Composers Now, a month-long, New York City-wide festival that features diverse works by living composers, recently received a grant from the Rockefeller Brothers Fund. Distinguished Professor Tania León of the Brooklyn College Conservatory of Music is the artistic director of the festival.

“Many people can listen to a piece of music and have no idea who wrote it. I want to bring visibility to the composers,” says León, the first musician to play piano with the Dance Theatre of Harlem. “My hope is to make audiences much more knowledgeable about the art of composition.”

Composers Now officials call the grant transformative and say that it will allow for expansion of current programs and personnel and for the possibility of new initiatives. The festival honors living composers, the diversity of their voices, and the significance of their contributions to the cultural fabric of society.

Presented collaboratively with organizations throughout the five boroughs during the month of February, the festival features a broad spectrum of performances in concert halls, jazz clubs, opera stages, experimental and non-traditional spaces, conservatories, and museums. Featured composers are in attendance at all events, participating in concerts, lectures, and panels designed to put a public face on the art form that captures the vitality and innovations that composers of all genres bring to their communities. This year’s festival kicked off Jan. 30.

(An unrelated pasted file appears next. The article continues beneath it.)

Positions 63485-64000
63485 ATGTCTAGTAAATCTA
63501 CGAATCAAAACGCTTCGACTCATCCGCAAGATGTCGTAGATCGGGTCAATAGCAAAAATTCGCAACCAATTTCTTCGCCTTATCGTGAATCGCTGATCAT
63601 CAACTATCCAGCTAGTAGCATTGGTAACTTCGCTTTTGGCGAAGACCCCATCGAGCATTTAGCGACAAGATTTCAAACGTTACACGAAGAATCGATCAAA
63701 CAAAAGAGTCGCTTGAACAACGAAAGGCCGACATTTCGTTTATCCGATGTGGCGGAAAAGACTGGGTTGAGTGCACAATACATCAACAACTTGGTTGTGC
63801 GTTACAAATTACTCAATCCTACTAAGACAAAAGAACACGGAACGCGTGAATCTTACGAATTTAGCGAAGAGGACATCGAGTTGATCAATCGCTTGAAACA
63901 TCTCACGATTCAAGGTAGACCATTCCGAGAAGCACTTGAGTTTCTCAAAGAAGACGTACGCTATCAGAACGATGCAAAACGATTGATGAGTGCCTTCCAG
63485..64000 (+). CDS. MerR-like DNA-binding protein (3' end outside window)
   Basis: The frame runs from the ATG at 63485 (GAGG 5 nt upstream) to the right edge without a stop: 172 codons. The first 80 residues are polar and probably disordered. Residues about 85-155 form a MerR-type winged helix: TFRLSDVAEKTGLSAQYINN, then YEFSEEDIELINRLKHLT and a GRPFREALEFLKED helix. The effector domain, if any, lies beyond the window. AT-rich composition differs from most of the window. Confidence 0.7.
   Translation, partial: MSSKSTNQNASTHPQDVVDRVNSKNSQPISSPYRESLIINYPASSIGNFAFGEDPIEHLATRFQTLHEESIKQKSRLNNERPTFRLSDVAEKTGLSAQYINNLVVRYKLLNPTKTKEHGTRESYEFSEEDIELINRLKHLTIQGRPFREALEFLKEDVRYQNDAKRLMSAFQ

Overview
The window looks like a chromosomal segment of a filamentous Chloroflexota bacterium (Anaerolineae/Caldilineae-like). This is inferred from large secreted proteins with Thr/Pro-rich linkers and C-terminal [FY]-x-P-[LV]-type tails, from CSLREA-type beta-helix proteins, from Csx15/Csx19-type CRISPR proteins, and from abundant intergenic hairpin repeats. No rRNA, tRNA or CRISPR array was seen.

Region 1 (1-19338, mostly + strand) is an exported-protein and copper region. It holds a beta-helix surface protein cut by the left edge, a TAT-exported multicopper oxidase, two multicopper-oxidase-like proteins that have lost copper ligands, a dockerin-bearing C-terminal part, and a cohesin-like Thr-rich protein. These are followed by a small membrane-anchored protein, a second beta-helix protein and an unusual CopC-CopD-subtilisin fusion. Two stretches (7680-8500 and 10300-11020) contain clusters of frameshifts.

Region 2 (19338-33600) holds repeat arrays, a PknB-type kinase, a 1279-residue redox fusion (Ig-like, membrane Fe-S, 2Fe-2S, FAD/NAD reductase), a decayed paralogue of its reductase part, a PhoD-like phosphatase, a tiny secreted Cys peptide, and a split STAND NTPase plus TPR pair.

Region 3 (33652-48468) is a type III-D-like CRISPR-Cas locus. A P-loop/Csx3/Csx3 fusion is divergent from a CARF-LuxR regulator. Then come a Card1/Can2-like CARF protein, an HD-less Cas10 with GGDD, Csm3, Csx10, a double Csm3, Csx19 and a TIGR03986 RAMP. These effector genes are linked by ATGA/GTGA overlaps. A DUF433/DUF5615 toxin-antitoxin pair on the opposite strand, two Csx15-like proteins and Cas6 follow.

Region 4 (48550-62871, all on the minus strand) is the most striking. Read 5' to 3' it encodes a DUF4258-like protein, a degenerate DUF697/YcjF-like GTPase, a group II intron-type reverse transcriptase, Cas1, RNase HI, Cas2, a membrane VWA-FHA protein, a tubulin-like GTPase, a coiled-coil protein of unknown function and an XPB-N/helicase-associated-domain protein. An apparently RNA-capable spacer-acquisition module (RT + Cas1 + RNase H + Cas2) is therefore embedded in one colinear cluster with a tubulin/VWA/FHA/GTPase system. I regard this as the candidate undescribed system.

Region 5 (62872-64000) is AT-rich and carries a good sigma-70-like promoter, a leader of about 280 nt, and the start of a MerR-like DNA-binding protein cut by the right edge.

León, also head of the composition division at the Conservatory of Music, is a highly regarded composer and conductor recognized for her accomplishments as an educator and advisor to arts organizations. She is a Latin Grammy nominee and was recently commissioned to score for the opera, The Little Rock Nine, with a libretto by Henry Louis Gates, Jr. She was a founding member of the Dance Theatre of Harlem, instituted the Brooklyn Philharmonic Community Concert Series, and in 2010 León was inducted into the American Academy of Arts and Letters.